If you’ve ever played any kind of RPG, you’ll probably be familiar with the concept of ‘tanking’. Basically, because nobody except a warrior is allowed to wear decent armour or carry a bit of metal to stop their arms from being lopped off, they have to keep their cloth-clad, squishy bodies out of the way of enemy steel.
If you do have the good fortune to be a warrior in your fantasy realm of choice, you’ll be further subdivided into two groups: those who deal damage (DPS) and those who take it (Tank). But if you want to ascend to the illustrious position of ‘tank’, you usually need to own a shield. And not just any shield – a nice big one that you can barely see around, adorned with fire-breathing lion heads and more spikes than an acupuncturist’s utility belt.
Shields in RPG’s have been reduced down to their very basic form. They are solely the tools of the tanking warrior, who uses them to block, bash and occasionally even throw. But if we overlook the ridiculousness of a warrior throwing his shield at the charging enemy and then expecting it to boomerang and return to his waiting hand, we are left with a very versatile piece of weaponry being used for precisely two purposes.
In real-world history there was no such thing as a ‘tank’. Most melee fighters would have carried a shield, for good cause, because it’s probably the bare minimum you’d want to bring with sharp and pointy pieces of metal flying all around you. Even ranged attackers would sometimes employ the use of a pavise, a free-standing shield which meant you had less chance of taking an arrow through your skull while firing and reloading.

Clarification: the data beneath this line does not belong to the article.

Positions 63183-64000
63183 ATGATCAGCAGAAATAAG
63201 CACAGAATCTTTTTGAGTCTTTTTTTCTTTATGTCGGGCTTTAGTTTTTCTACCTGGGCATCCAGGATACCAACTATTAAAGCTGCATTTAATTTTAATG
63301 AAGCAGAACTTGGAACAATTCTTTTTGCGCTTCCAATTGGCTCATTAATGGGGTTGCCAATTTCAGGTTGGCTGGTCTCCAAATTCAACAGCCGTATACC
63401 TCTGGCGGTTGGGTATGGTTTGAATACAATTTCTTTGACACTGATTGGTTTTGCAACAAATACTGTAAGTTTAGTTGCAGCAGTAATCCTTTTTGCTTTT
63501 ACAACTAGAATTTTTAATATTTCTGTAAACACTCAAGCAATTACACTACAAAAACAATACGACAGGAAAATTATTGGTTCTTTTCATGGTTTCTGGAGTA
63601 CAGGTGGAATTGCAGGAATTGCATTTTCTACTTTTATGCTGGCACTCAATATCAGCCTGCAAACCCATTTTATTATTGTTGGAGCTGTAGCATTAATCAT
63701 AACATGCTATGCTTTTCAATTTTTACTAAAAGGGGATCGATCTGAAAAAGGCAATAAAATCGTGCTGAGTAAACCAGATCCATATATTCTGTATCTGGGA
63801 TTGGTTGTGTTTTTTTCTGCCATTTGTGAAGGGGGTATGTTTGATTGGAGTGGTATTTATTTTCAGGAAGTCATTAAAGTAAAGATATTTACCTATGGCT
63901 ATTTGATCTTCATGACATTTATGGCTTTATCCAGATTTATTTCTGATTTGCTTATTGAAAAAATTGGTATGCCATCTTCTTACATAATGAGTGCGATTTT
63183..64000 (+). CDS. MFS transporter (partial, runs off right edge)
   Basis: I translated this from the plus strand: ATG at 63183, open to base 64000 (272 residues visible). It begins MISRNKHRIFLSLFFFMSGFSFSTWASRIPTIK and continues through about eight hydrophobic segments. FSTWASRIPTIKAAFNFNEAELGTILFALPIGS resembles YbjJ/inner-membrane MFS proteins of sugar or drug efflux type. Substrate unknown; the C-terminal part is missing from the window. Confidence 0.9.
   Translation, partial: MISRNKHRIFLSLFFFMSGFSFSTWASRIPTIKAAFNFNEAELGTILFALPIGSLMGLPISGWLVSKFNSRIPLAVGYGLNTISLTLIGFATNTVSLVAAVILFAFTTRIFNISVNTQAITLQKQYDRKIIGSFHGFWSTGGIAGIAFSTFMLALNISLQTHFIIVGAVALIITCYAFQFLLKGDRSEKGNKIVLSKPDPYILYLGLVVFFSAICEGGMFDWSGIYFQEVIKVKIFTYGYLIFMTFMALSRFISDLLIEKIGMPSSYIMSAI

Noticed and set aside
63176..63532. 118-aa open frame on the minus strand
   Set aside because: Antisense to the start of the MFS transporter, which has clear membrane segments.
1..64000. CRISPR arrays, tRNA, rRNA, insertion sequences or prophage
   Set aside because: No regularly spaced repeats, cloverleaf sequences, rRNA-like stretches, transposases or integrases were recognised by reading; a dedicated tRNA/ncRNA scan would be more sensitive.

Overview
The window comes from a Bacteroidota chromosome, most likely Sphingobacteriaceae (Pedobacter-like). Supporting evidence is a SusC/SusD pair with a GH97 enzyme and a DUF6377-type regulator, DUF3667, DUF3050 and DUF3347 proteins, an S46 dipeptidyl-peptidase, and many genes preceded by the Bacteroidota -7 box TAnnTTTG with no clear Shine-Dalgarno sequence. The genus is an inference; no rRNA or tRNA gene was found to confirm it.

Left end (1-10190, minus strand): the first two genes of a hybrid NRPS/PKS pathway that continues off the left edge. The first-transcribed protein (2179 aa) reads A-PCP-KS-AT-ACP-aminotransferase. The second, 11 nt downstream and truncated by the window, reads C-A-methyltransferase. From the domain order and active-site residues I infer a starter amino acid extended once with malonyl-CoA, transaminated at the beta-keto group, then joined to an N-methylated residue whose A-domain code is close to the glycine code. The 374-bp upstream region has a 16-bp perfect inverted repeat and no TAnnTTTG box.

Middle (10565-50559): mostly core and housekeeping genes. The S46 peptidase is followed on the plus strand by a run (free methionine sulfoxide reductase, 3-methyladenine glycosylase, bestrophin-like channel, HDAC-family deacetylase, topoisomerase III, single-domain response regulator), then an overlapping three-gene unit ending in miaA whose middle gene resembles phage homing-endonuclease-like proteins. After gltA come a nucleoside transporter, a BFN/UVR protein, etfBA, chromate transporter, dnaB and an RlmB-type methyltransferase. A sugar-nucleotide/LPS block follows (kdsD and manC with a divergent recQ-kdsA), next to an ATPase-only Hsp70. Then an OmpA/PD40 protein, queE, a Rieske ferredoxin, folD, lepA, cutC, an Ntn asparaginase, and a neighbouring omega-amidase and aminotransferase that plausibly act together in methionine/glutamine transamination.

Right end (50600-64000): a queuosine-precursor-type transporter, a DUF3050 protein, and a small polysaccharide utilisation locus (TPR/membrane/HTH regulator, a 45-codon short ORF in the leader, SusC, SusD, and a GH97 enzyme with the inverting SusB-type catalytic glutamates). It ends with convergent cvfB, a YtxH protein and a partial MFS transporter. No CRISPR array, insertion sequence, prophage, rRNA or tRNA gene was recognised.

The shape of the shield is important, too, because fantasy tends to assign random shield designs to characters, usually giving kite shields importance over others in the belief that ‘bigger is better’. The reality is that shields increased in size over time, eventually evolving to the point of tower and kite shields. Up to this point, fighters would have a pretty rubbish choice of body armour too – the shield was their main protection. As armour improved, knights found they didn’t need such large, bulky shields anymore and the designs shrunk in size, leading to styles such as the heater shield.
So the general trend is that as armour improves and people wear more of it, the smaller and lighter their shields become until they are eventually abandoned completely. In fantasy, particularly in gaming, warriors are always striving for the heaviest, bulkiest armour and the biggest, most unwieldy shield. Which makes sense if all you’re trying to do is soak up damage, but you wouldn’t be very useful to anyone if the enemy decided to move.
I’m not really sure what my point was meant to be with today’s post. Mainly just a mild rant at how unrealistic some fantasy can be. It’s important that some elements in fantasy are realistic, even while others are not. We can write about dragons and unicorns, but it’s an absolute no-no to have our character ride a horse for three days at full gallop with no rest.